How color vision impairments affect visibility of detectable warnings: Detectable warnings must provide visual contrast with their surround. This can be accomplished either by providing light-on-dark contrast (warning surface lighter than surround) or by providing dark-on-light contrast (warning surface darker than surround). The measurement of luminance contrast is based on a standard spectral sensitivity function for human observers (built into the sensitivity of photometers). Individuals who have visual impairments may have spectral sensitivity functions which differ somewhat from the standard spectral sensitivity function. This means that objective measurements of luminance (and luminance contrast) will not precisely characterize the visual difference between two surfaces which differ in color. For most types of visual impairment, providing a moderately high level of luminance contrast between two differently colored surfaces is still a good way to increase the probability of visual detection. However, there are some people who have relatively reduced sensitivity to light in one portion of the visual spectrum, and for these people, standard measures of luminance contrast may overestimate the perceptual difference between surfaces which strongly reflect light in the region of the spectrum where they have reduced sensitivity. People with a form of color vision call protanopia have a markedly reduced sensitivity to long wavelength light. Other people who have other forms of color vision such as tritanopia or deuteranopia have reduced sensitivity to short or middle wavelength light. Many elderly people who have yellowing of the lens or cataract also will have a reduced sensitivity to short wavelength light.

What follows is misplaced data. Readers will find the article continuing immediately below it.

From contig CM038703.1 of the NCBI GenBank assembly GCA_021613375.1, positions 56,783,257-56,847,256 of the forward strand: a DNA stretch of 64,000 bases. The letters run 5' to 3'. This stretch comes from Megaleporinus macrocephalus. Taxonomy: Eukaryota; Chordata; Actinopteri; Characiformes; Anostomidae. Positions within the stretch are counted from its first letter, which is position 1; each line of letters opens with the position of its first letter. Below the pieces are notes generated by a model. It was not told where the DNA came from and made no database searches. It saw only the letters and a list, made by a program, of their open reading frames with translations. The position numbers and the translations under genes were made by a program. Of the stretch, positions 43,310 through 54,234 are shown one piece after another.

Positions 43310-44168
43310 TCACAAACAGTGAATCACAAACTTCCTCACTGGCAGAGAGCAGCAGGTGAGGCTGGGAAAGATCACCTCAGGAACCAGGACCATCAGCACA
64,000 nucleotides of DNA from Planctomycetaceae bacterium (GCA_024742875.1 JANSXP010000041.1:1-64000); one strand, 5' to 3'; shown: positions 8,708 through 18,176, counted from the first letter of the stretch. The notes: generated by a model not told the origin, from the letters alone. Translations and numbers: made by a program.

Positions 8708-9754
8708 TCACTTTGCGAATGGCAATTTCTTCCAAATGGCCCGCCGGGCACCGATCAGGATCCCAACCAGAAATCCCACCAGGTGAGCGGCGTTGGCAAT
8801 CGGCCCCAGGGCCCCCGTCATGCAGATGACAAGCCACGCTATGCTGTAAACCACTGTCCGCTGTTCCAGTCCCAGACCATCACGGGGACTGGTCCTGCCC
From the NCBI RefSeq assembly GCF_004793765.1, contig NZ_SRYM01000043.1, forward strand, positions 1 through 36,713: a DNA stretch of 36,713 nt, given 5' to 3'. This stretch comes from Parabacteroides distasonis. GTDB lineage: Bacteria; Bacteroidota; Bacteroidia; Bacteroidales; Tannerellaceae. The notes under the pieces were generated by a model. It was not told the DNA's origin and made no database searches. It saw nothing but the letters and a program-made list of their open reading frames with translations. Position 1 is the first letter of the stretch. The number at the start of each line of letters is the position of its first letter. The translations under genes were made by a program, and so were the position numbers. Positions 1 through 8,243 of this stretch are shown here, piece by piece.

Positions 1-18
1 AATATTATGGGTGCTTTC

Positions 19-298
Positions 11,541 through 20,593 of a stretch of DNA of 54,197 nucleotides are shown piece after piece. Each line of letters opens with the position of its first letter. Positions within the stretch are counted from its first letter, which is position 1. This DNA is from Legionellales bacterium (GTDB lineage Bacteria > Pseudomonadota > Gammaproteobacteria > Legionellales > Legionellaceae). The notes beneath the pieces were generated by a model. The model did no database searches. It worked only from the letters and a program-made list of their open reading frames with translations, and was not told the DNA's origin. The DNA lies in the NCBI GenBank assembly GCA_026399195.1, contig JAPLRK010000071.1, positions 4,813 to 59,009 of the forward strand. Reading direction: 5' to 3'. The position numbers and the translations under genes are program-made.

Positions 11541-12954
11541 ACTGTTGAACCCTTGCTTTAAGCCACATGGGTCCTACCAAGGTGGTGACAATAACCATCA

In the case of protanopes, luminance measurements will tend to overestimate the visibility of red surfaces, which will generally appear darker to them than to most people. When choosing the color of detectable warnings, it may be important to consider whether the detectable warning surface is intended to be seen as being lighter or darker than the sidewalk. Surfaces which reflect light predominately at long wavelengths (and appear red) and surfaces which reflect light predominately at short wavelengths (violet or blue) may work well if they are used as the darker surface in a contrasting pair, especially if they are paired with a paving material which reflects light well at all wavelengths such as concrete.33 Red and blue warning surfaces could be difficult to distinguish for some people if they are used as the lighter surface in a contrasting pair. Other useful advice for choosing color combinations suitable for people with partial sight and color deficiencies can be found on the website for Lighthouse International34 and elsewhere.35

Federal yellow, although highly visible to most people, may be seen as being very similar to white or light gray by people who are insensitive to short wavelength light. People who have tritan color defects are less sensitive to short wavelength light and make characteristic color confusions between yellow, white, and violet surfaces. They also may confuse certain blues and greens. Although tritanopia is a rare condition, a similar loss of short wavelength sensitivity may occur with certain acquired “blue” color vision defects.36 Also, a relative loss of short wavelength sensitivity (in addition to an overall decreased sensitivity to light) is very common with natural yellowing of the lens with age or with cataract formation. Many artificial illuminants (e.g. tungsten filament lamps) produce relatively little short wavelength light, making discrimination between white and yellow surfaces and between blue and black surfaces especially difficult for older adults at night.